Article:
“Alright,” he said, sounding more subdued. “Let’s hear the next card.”
“It’s The Hierophant,” I said. “This is a card of orthodoxy, of living within predefined structures. A life that follows the rules. It means you’re afraid of stepping out of line, of incurring the wrath and judgment of the powerful people in your life. Maybe it’s your parents, or your boss, that you don’t want to disappoint. You’re terrified of what will happen, what people will think of you, when you leave the company to pursue your own dreams.”
He went silent for a few seconds. Right as I was about to ask if he was still on the line, he said, “That does sound true, actually. I’m mortified of ending up with a failed business on my hands. I’d look so stupid. Everyone at work would think I’m just the most delusional screw-up, especially my boss.”
“That’s really understandable, and normal. Let’s see what your last card says.” This time, I drew the Knight of Wands. “This card represents a person, someone who’s young and passionate and very skilled at what they do. It could be you, but my hunch is that it’s actually someone else—a partner, perhaps someone who you haven’t met yet, but who will become your friend and equal throughout this process. The two of you will have a chemistry that really pushes the potential of your startup to a new high.”
“It would be nice, to have someone else on the team. At least, to share the failure with, in the worst case,” Dan admitted. “But I don’t know who. It sounds great, in theory, but I don’t know anyone I’d want to split this with.” We talked for a little while longer, clarifying some of his questions about the reading, and then I didn’t hear from him until a few weeks later.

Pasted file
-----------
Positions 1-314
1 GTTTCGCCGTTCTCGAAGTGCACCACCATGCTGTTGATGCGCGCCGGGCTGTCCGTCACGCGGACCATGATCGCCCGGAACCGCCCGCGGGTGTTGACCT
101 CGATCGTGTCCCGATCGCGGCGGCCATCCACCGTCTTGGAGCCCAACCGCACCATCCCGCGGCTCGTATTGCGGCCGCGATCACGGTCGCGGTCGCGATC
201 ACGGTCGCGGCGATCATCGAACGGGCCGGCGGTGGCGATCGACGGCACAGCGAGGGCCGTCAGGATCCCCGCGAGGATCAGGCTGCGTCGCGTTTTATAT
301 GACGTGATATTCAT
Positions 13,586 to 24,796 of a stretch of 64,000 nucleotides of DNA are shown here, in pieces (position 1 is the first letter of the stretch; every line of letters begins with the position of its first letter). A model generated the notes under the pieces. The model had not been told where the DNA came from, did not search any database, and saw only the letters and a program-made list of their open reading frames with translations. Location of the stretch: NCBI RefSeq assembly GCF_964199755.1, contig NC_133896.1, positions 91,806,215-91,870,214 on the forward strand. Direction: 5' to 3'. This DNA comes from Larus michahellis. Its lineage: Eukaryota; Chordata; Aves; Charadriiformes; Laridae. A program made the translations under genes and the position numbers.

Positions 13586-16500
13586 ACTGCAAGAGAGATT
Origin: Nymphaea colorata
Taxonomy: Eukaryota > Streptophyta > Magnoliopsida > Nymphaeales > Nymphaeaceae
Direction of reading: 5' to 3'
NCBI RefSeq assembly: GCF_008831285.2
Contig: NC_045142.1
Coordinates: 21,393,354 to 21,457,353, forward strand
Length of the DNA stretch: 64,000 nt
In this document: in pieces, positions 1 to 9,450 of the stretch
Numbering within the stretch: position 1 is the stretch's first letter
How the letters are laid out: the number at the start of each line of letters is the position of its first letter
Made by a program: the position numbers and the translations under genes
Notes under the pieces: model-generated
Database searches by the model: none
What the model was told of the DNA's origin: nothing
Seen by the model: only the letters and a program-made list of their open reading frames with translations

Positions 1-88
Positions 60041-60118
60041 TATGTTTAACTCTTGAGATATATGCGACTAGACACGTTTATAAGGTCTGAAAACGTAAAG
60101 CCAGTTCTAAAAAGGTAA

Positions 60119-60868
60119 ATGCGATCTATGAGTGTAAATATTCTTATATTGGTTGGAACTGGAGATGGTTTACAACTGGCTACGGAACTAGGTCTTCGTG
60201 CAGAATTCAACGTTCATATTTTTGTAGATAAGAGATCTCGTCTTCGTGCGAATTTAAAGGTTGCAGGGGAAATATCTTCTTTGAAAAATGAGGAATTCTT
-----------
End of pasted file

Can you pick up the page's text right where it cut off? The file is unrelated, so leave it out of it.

After his reading, Dan had started attending networking events around the Bay Area, and sure enough, he clicked instantly with a software developer who had experience working on technology related to the app. They met a few more times and agreed to work together on a prototype, which they’ll present to a panel of investors in a month. If that went well, he planned to leave his job to work on the startup full-time. He was feeling optimistic and motivated, although in typical Dan fashion, still cautious. “We’ll see how it goes,” he said. “No promises—but, you know, I think this could work.” He even asked for another reading to help prepare for his upcoming pitch.
I’m pleased to say that Dan’s story isn’t uncommon, and it just underscores my personal wish: that everyone knew how “normal” it is to consult the Tarot for guidance.
Are you struggling to make a decision about work, life, or love? A tarot reading from a KEEN advisor can illuminate the situation.